Confronted by what it considers the existential threat of communism, convinced that Christianity and nationalism are one and the same, and compelled by self-interest to place social order above political liberty: Welcome to the world of the Catholic Church in Argentina during the “dirty war.” But most French Catholics during the “dark years” of 1940–1944 would also have recognized their world and church in this description.
There is good reason to hope that Pope Francis will usher in a new era for an institution rocked by corruption and scandal. But there is equally good reason to reflect on his past as Jose Mario Bergoglio, who served as head of Argentina’s Jesuit order during the “dirty war.” A comparison between the two churches during these horrific chapters in their histories would be one way to start.
In 1976, Argentina was not defeated and occupied, as was France in 1940, by a foreign power. But both nations had been at war with themselves, their democratic institutions seemingly incapable of mastering the domestic threats posed by communist and reactionary forces. Upon the death of Juan Peron, Argentina slid toward chaos; upon the defeat of the Third Republic, France collapsed into absolute anarchy. Into the vacuums created by these crises, the military rushed. The generals in Argentina overthrew the government of Isabel Peron, while Marshal Philippe Pétain, the elderly “hero of Verdun,” buried the Republic and became leader of the “French State,” better known as Vichy.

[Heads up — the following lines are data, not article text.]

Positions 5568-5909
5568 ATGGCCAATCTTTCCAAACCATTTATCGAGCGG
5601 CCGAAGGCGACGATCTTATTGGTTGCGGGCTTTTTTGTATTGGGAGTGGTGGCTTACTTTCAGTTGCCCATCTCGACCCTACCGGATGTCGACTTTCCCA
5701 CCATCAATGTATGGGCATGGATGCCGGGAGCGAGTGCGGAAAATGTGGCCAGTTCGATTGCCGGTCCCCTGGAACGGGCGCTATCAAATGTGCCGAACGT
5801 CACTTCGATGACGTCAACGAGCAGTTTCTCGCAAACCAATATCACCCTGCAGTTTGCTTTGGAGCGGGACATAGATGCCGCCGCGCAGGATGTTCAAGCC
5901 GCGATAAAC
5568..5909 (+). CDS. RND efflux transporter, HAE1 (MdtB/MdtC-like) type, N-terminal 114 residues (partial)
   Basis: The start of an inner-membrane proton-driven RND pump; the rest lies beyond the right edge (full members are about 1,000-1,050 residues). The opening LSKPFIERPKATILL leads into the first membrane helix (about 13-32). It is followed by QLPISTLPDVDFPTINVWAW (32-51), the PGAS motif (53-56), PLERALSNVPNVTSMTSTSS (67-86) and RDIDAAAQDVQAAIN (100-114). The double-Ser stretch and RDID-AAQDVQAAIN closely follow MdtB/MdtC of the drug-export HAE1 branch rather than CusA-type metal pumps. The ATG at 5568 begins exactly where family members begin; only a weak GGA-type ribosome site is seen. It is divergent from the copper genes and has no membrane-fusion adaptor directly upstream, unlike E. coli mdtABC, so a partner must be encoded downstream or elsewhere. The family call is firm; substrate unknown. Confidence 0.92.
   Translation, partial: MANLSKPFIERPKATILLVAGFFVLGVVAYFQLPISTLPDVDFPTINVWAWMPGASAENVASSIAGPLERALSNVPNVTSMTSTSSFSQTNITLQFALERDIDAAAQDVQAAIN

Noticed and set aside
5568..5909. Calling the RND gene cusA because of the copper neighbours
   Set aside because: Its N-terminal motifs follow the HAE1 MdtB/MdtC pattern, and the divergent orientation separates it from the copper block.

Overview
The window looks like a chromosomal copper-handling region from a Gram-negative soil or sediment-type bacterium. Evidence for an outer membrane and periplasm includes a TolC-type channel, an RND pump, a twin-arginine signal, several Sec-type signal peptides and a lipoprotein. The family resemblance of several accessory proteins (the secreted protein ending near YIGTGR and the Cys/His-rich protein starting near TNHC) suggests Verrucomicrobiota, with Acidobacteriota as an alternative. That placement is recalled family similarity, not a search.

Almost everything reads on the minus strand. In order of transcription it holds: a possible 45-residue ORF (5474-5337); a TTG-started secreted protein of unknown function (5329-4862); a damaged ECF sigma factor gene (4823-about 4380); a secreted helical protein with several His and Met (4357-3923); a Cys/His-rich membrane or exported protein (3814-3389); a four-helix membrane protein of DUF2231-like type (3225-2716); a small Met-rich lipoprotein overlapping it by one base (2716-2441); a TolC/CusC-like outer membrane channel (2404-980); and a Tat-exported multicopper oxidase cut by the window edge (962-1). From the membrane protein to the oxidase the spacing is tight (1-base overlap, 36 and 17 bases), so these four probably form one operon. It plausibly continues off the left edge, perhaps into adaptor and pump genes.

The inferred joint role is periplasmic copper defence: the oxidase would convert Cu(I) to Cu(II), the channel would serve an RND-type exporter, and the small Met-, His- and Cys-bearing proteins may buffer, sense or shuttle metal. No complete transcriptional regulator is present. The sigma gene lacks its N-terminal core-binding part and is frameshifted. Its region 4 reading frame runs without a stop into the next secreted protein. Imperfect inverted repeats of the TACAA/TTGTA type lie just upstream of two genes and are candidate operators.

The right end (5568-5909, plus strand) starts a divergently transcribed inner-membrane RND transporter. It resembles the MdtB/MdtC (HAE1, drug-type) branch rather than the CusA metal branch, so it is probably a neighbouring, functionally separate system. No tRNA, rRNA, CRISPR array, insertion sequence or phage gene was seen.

The Catholic hierarchies in both countries applauded their new leaders. As Diana Quattrochi-Woisson, a specialist on Argentine politics, observes: “Far from criticizing the institutional rupture of 1976, the Church welcomed the military junta with relief.” Relief understates the reaction of the French prelates and priests — indeed, for the vast majority of the nation — to Pétain’s assumption of power. For these men, as terrified by the specter of communism as they were by the presence of Nazism, Pétain was, in the words of the right-wing ideologue Charles Maurras, “a divine surprise.”
It was, however, a very different kind of surprise for both Argentine and French Jews. One of the first orders of business for the Vichy regime was to transform French Jews into something less than French citizens. In October 1940, a salvo of anti-Semitic laws was launched, ranging from the purge of Jews from the liberal professions and universities to the “aryanization” — that is, the forced sale of all Jewish businesses to gentile buyers. Church leaders, blinded by the hope that Catholicism would, under Vichy, once again become the religion of the French, scarcely flinched at the laws.
As the historian Pierre Pierrard affirms, there was the “almost total silence of the Catholic hierarchy in the face of anti-Jewish legislation.” Indeed, on the occasions when the silence was broken, it was to cheer the laws. As the archbishop of Marseille declared, “Already we see the face of a more beautiful France, healed of her sores, which were often the work of foreigners.”